It probably says a lot about us as a species that we’re so interested in blooper reels and clip shows where television goes wrong. No good DVD box set is complete without a blooper reel. Something in our nature just makes us find other people’s misfortunes hilarious. The Germans have a word for that, but the British may do it even better than they do. We should probably come up with a word for it ourselves.
It’s into that spirit of enjoying seeing things go wrong that Mischief Theatre entered a few years ago. The former LAMDA students have been amusing and entertaining audiences since 2008 with productions based around a simple concept; everything goes wrong, and the audience is in on the joke. So far they’ve given us a murder mystery play that goes wrong, an interpretation of ‘Peter Pan’ that shares a similar fate, and a performance of ‘A Christmas Carol’ which was broadcast on the BBC, and also featured everything going hilariously awry.
After performing four variations on a very similar theme, the company was probably at the risk of becoming stale. There are only so many ways you can present the idea of ‘a stage show goes wrong’ before the audience become accustomed to the jokes and stop laughing (although they still haven’t tackled Shakespeare, and we’d love to see that). Perhaps with that in mind, Mischief Theatre has branched out into a different form of entertainment – magic. And they’ve got two of the greatest of all time to do it.
If you’ve ever seen a magic show on television, or read anything about magic at all, you should need no introduction to Penn and Teller. The American comedy-magic pairing has been performing since the late 1970s, and are responsible for the longest-running Las Vegas residency show in history. Those of you who have played Mobile Slots are probably familiar with the ‘Vegas Magic’ slot, and that game may be the only version of Vegas Magic in the world which has made more money than Penn and Teller have. Given the talent, luck and incredible success that Penn Jillette and his silent partner Teller have enjoyed, they would probably jackpot the game on their first spin.
It’s Penn and Teller who are on board with Mischief’s new production (‘Magic Goes Wrong’), and the veterans are doing more than just lending their talents as performers. Both of them have taken an active role in writing the show. Given that Mischief Theatre is already funny, and Penn and Teller have been making people laugh for five decades, the result should be fantastic. The collaboration between the British theatre group and the American legends is down to a happy coincidence.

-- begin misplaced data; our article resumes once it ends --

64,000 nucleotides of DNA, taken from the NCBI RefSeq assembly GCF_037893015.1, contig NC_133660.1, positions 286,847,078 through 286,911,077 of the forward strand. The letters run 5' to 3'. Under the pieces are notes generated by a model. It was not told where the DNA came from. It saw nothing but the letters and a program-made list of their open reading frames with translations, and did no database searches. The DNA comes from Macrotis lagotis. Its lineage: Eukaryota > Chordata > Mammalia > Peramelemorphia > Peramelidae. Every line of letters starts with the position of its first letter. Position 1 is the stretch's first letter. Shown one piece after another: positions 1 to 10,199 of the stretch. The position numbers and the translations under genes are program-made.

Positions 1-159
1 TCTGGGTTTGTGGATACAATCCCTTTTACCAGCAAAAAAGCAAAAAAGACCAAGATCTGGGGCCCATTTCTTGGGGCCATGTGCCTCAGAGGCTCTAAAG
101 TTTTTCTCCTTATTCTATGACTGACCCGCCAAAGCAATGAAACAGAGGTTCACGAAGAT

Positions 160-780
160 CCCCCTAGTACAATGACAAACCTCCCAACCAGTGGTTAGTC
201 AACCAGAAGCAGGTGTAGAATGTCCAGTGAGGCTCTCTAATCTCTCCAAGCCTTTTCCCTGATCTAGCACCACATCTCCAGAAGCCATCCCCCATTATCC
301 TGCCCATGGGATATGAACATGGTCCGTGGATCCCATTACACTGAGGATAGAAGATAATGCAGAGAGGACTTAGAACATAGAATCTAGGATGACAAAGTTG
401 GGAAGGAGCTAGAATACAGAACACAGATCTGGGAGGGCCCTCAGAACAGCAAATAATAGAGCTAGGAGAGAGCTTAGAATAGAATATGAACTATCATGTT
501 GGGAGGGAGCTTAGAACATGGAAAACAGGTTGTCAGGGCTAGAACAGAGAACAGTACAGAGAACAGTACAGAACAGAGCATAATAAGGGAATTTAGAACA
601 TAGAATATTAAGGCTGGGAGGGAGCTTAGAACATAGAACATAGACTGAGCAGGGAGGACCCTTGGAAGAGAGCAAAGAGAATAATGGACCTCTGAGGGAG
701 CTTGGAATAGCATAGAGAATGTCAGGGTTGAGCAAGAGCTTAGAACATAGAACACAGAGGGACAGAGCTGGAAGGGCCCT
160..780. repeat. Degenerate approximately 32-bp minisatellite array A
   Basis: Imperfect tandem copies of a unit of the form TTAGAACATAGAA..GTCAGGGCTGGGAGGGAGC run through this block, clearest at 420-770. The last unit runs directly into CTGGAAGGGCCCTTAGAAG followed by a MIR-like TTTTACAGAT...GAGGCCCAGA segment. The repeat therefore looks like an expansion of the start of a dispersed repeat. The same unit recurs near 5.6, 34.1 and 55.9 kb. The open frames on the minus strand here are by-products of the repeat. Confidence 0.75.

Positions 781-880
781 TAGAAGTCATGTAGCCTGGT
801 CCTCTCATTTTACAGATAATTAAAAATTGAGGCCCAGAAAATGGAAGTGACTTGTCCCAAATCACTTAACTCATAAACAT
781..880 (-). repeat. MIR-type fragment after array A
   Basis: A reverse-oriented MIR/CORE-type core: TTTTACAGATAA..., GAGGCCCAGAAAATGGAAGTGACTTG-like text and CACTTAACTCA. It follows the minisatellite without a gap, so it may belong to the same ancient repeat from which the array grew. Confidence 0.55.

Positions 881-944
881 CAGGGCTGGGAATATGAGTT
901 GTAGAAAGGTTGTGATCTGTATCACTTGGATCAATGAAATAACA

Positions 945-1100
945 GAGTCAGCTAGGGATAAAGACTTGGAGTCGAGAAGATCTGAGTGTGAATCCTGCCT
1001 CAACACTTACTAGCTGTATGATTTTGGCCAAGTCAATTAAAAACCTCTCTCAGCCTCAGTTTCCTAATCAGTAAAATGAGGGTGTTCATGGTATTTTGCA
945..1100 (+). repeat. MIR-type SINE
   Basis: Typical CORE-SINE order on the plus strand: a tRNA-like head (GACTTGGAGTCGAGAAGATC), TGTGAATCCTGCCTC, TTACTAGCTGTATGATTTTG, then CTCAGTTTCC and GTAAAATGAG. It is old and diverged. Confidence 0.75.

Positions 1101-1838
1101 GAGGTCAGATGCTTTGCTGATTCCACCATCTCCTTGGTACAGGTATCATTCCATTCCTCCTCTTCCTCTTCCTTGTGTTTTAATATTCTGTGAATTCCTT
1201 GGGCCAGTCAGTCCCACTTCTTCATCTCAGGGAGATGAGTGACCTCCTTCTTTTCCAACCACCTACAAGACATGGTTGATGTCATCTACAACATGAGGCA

The last time Penn and Teller graced London with their presence on tour, they were looking for something to do during a break in performances, and called in on ‘The Play That Goes Wrong’ to pass the time. They fell in love with the idea immediately and invited the entire production to come and see them in Vegas. It was at the Vegas meeting that the idea of working together was first pitched, with writing work commencing almost immediately.
The creation of the show marks yet another phase in the career evolution of Penn and Teller, who won over a brand new audience with their ‘Fool Us’ magic shows. The TV talent shows, hosted by Jonathan Ross, invited and rewarded any stage magician who could perform a trick that Penn and Teller didn’t know and couldn’t explain.
Penn and Teller aren’t the only A-Listers who have been seduced by Mischief Theatre’s easy charm, though. There’s a big-name Hollywood director involved in the process, and he encountered the performance group in exactly the same way.
JJ Abrams, best known as a director of both ‘Star Wars’ and the rebooted ‘Star Trek’ franchise, also walked in on ‘The Play That Goes Wrong’ when he had a gap in filming. Recognizing the appeal of the play immediately, he contacted the producers and used his Hollywood contacts to help the show get a run in Broadway. Abrams quickly went from being a friend of the theatre to a full member of the group, and will be working on ‘Magic Goes Wrong’ with Penn and Teller as a co-producer.
Various members of the cast and crew have spoken to the press to promote the production, and have talked about the difficulty of making magic ‘go wrong’ in an entertaining manner. Teller (communicating in written form as opposed to verbal) has reassured audiences that there will be plenty of magic involved, just not necessarily the tricks that the performers appear to be trying to execute.
‘Magic Goes Wrong’ is just one of three shows that the Mischief team will be responsible for during a full year-long residency at London’s Vaudeville Theatre, which commences in September this ear. Another brand new production entitled ‘Groan Ups’ will kick off the residency this September, and will mark a departure from Mischief’s usual style. The play is still a comedy but doesn’t contain any ‘gone wrong’ elements. Instead, it focuses on conversations between people at different points in their life, with the intention of trying to pin down when we actually feel ‘grown-up’ as individuals.
‘Groan Ups’ gives way to ‘Magic Goes Wrong’ in December, with previews commencing on the 14th ahead of an ‘official’ opening night on January 8th, 2020. Tickets for the magic show go on sale on Sunday 10th March. As of yet, details of the third show in the residency have not yet been announced, but it’s understood to be yet another new idea – and one that Mischief Theatre want to keep under wraps for the time being.
If you love comedy, magic or theatre – and it’s hard to imagine anyone who doesn’t enjoy at least one of the three – it seems a certainty that you’ll want to make sure you don’t miss out on ‘Magic Gone Wrong’, so booking early is recommended so as to avoid disappointment. The last thing you want is to leave it too long, go to buy tickets and find that they’ve magically disappeared!